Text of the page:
Salinity Change kill crab?  8/4/07 I did a 5 gallon water change on my 75 gallon reef tank. It lowered the salinity from 1.022 to 1.020. The next morning I found my sally light foot crab dead. Was it the salinity change? How much is too much of a change for them to handle? (Fish, anemones, clam, scallop, green brittle star, sea urchin, feather duster, mushrooms & coral). Also, I can't get hubby to invest in a chiller. The temp at night is 78, but reaches 84 in the afternoon. Is this too much of a change? Is ice cubes in a bag an ok way to try to keep it under control? Thanks again! Kristie <<Kristie: While many fish stores keep the salinity of their fish tanks down to 1.019, the salinity of the ocean is 1.026. While the fish can tolerate lower salinity, invertebrates can't. For that reason, I recommend that you start increasing your salinity no more than .002 per day until the salinity is at least 1.025. I keep mine tanks a bit lower than 1.026 to compensate for the increase in salinity that will happen with evaporation. If you don't have one, it's much easier to measure salinity with a refractometer. Regarding the temperature, the surface temperature where most of our critters are from is around 82 degrees. Thus, I don't think the swing from 78 to 84 is too much of a change. To give yourself more leeway, you could drop your base temperature down to 77 or 76. While I don't consider 84 too high, I've noticed that higher temperatures are harder on the critters than lower ones. Ice cubes in a bag is a good way to drop the temperature. Another way is to set up a small fan to blow across the water to increase evaporation. Best of luck, Roy>>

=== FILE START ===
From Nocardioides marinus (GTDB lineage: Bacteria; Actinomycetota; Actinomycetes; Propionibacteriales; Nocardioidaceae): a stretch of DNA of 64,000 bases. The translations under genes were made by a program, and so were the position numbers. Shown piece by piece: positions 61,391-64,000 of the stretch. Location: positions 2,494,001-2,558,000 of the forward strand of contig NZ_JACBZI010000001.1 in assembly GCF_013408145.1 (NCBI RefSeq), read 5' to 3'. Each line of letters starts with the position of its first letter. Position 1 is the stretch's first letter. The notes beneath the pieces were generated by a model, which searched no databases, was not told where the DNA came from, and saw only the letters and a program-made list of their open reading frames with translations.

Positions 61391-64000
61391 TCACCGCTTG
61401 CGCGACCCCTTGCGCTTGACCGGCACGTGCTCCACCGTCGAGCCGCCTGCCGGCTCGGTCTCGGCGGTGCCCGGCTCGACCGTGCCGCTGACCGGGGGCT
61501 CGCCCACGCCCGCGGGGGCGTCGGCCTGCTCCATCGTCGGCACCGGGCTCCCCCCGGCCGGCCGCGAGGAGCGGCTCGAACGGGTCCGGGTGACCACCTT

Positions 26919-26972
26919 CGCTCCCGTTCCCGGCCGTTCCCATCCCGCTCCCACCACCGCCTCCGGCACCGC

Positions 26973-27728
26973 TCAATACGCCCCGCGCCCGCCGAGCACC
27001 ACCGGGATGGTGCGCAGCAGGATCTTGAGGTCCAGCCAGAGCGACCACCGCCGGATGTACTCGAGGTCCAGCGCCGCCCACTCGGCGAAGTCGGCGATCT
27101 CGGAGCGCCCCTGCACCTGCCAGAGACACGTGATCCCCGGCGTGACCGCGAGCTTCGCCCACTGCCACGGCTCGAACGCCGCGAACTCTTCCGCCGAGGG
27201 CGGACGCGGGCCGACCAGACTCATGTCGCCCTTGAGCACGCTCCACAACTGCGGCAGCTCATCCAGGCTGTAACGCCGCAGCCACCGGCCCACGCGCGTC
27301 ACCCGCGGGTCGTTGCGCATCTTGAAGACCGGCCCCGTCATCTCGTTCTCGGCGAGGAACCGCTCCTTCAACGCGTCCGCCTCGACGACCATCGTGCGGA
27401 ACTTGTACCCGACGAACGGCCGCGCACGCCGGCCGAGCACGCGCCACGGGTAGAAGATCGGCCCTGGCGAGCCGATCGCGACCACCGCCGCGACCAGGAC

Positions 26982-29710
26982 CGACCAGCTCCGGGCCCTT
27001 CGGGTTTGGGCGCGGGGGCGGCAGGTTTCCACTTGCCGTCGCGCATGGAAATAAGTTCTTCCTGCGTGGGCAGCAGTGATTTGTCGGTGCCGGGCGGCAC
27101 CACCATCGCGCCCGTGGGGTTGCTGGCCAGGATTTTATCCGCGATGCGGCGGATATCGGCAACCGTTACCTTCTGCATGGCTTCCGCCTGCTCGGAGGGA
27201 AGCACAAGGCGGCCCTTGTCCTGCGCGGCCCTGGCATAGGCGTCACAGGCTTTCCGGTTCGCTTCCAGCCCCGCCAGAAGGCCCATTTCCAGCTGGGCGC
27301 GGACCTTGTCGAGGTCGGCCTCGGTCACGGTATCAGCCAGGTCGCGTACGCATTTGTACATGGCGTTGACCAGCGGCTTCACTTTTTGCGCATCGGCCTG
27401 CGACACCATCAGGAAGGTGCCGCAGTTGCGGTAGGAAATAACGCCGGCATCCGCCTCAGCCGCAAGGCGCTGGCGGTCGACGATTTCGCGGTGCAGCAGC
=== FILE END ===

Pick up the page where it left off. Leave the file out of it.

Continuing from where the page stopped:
Mystery Crab Deaths - 03/25/07 I'm worried about a SW tank b/c of two recent deaths. <<Oh?>> The tank is a 100-gallon reef with 20-gallon fuge/sump with 100-pounds live rock, a yellow tang, Rabbitfish, 2 clowns, 1 peppermint and 2 cleaner shrimp, sand-sifting starfish, assorted LPS and SPS corals, and until recently 2 sally lightfoot and 2 emerald crabs. <<Sounds good...though I'm not a fan of the sand-sifting star (will decimate the biota in the san bed), and the crabs can be a threat to fishes when/as they get large>> Ammonia/nitrate/nitrite:  0, phosphate:  0, calcium:  500 (I know, too high....been that way for 3-months despite turning off the calcium reactor), alkalinity:  11 dKH, SG:  1.025, temperature:  81, pH:  8.2. <<Hmm...do consider new/different brand test kits to validate these numbers...especially your calcium and alkalinity readings>> Nothing new has been added to the tank since the Rabbitfish about six weeks ago.  About 3 months ago, one of the sally lightfoot crabs died.  We checked the water immediately and all was unchanged (numbers listed above), so we attributed it to an incidental event.  Now, one of the emerald crabs has died and we are paranoid that this it is the first warning that something is terribly amiss with the tank! <<Mmm...maybe...maybe not>> Numbers are still unchanged as listed above. <<Do try to validate these>> We do approximately 10% water changes every week (or 2 weeks if we're being bad).  The live rock has algae and tons of pods on it and all the corals get target fed so I don't think lack of food is an issue. <<I see...and one possibility that crossed my mind>> The fish obviously get fed flake as well as Nori sheets every few days. <<A bit more variety would be good....perhaps add some frozen Mysis and New Life Spectrum pelleted food to their diet>> So, my top rule outs for the demise of the crabs:  high calcium, iodine (we do not test for nor add), incidental deaths (please pick this one)!  Oh, by the way, these are definitely the crabs, not just molts.  We removed the specimen and cut it open to make sure (stinky!). <<These deaths may very well be "incidental" as you say.  I find that these crabs rarely do "well" for extended periods in closed systems...often succumbing to either starvation, predation (many times from "other crabs")...or missing/deficient elements of water chemistry.  You say these crab were not "molts," but perhaps their deaths are the result of "failed" molts...possibly due to a deficiency of an essential element (iodine), or maybe even as the result of a genetic abnormality>> The only other abnormality we are aware of is a small growth of Cyanobacteria (2 x 3 inches in 2 spots) on the live rock. <<I don't think this is a factor here>> We have been siphoning it off and trying to get rid of it per the information in the WWM archives.  So far we are 3 days past siphoning with no visual evidence of return. <<Excellent>> Could this be related? <<I believe not>> Thanks for any information and your time! <<I can't say with any certainty what caused the demise of the crabs...but if water quality/chemistry is not the issue, then I think aggression from the other crabs to be a real possibility.  Regards, EricR>>